Date of Award

January 2014

Document Type

Thesis

Degree Name

Medical Doctor (MD)

Department

Medicine

First Advisor

Shamsuddin Akhtar

Subject Area(s)

Medicine

Abstract

Blood transfusion practice in cardiac surgery has evolved over the past few decades, with more studies suggesting that perioperative red blood cell (RBC) transfusions may be associated with worse mortality and morbidity. We sought to systematically study the effect of post-operative RBC transfusions in patients after cardiac surgery at our tertiary care institution, and whether the effects were dose-dependent. A total of 2,351 patients receiving coronary artery bypass graft (CABG) surgery with or without concurrent valve surgery between June 1, 2006 and April 30, 2013 were hospitalized in the CTICU. Eighteen preoperative variables were used to calculate propensity scores, which were then used in the greedy matching algorithm. Good balance of the variables could not be achieved for the cohort of patients receiving > 5 U packed RBCs (PRBCs) (compared to the non-transfused control group). In-hospital mortality rates were 1.6% for the 976 patients who were not transfused RBCs and 4.3% for 1,375 patients who received any blood transfusions. However, the in-hospital mortality rates were only 1.0% in the group of patients who were transfused 1-2 U PRBCs, 1.4% in the 3-5 U group, and 21.4% in the > 5 U group. Of the 11 post-operative outcomes studied, patients who were transfused had a higher in-hospital mortality rate (adjusted odds ratio, 2.63 [95% CI, 1.16-5.92], P = 0.0202), longer intensive care unit length of stay (P < 0.0001), higher readmission rate to the ICU (2.72 [1.14-6.45], P = 0.0239), higher rate of in-hospital post-operative events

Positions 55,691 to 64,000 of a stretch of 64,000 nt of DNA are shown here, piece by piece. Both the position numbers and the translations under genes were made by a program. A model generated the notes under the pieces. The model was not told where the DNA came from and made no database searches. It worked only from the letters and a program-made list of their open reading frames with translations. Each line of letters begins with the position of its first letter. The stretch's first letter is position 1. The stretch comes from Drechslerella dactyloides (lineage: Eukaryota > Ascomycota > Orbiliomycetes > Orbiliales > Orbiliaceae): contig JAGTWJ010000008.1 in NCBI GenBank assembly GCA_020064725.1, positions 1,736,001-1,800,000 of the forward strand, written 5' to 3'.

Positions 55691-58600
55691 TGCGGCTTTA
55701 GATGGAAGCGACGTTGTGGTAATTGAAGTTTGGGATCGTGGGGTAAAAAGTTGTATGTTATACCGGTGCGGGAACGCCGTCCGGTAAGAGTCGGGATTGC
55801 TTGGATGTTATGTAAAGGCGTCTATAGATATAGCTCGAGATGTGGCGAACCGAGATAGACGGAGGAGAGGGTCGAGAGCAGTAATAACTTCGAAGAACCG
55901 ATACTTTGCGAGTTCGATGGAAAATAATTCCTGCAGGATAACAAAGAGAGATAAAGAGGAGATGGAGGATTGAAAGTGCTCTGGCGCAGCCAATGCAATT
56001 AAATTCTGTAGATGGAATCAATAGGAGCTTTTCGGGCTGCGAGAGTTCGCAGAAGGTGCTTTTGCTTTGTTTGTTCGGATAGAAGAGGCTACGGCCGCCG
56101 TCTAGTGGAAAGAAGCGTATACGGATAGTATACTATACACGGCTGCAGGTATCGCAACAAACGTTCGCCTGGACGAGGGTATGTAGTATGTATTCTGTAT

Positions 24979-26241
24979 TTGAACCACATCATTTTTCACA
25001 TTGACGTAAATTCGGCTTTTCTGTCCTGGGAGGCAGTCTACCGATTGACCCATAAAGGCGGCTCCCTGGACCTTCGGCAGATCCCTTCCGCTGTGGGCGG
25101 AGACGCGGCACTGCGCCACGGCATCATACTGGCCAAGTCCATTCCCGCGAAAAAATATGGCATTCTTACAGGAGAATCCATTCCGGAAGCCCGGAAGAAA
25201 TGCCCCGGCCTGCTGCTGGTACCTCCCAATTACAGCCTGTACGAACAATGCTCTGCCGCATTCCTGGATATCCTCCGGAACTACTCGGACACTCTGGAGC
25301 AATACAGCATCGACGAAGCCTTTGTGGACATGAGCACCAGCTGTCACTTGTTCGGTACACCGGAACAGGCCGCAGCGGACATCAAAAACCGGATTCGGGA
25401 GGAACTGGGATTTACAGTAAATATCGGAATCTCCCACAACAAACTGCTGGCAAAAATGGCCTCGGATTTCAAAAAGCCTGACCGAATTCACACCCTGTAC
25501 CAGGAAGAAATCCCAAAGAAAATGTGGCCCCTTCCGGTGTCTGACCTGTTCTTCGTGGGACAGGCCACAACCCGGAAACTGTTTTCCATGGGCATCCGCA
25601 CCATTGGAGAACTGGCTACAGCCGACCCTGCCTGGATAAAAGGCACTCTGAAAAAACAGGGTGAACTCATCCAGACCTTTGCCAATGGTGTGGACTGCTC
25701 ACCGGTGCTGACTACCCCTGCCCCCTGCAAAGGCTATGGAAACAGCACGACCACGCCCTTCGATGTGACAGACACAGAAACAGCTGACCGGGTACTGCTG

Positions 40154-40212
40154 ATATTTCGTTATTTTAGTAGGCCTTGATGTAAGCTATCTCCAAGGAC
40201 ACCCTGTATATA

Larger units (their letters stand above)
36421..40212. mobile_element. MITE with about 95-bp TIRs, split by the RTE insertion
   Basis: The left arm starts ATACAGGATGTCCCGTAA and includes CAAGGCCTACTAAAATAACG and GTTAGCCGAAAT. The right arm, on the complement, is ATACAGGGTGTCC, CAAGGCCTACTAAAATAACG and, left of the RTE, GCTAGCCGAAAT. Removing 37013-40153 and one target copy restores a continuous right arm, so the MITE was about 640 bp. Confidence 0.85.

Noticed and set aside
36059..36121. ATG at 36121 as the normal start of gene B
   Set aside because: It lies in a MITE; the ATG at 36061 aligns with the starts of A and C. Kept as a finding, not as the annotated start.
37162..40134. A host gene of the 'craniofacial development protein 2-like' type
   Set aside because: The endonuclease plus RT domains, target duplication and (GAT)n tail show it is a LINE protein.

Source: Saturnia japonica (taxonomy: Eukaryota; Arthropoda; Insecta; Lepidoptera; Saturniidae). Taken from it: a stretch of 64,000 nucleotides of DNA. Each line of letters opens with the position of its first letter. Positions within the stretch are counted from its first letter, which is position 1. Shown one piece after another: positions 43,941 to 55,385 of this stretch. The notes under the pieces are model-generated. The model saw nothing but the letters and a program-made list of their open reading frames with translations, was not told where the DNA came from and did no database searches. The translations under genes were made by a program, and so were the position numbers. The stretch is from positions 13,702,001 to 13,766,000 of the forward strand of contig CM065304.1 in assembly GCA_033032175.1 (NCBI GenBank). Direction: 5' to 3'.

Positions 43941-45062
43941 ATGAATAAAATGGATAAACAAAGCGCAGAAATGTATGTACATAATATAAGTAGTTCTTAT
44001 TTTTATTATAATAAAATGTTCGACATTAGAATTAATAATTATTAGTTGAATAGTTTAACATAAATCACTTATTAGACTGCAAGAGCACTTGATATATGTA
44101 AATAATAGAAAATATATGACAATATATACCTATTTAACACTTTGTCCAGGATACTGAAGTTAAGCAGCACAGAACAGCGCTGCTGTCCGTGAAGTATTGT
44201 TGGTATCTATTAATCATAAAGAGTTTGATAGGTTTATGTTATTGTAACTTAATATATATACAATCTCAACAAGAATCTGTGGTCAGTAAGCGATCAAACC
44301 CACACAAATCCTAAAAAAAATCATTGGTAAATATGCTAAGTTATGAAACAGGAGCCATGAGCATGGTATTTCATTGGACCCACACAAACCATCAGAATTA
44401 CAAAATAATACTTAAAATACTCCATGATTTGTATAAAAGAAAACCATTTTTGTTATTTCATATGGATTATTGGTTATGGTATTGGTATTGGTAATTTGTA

(1.94 [1.48-2.53], P < 0.0001), prolonged ventilation (2.81 [1.59-4.98], P = 0.0004), renal failure (3.80 [1.42-10.20]), P < 0.0079), and higher rates of re-operation (10.42 [4.15- 26.32], P < 0.0001). When the analysis was restricted to patients who received < 5 units of PRBCs, many risks were attenuated including in-hospital mortality (1.13 [0.43-2.92], P = 0.8085), ICU readmission (1.72 [0.67-4.35], P = 0.2571) and prolonged ventilation (1.79 [0.93-3.44], P = 0.0824).

Our study showed that patients receiving transfusions overall had worse outcomes compared to non-transfused patients, but many of the outcomes were attenuated when the cohort of patients receiving > 5 U PRBCs was excluded. Also, the difference in in- hospital mortality between transfused and non-transfused patients was primarily due to the patients who received > 5 U PRBCs. Importantly, it was not possible to match the preoperative variables of this cohort of patients to the non-transfused control group, suggesting that their worse outcomes could be due to increased severity of illness even before surgery. Hence, our study provides evidence that smaller RBC transfusions have few negative impacts on patient outcomes, and larger transfusions may be a marker of a sicker population.

Share

COinS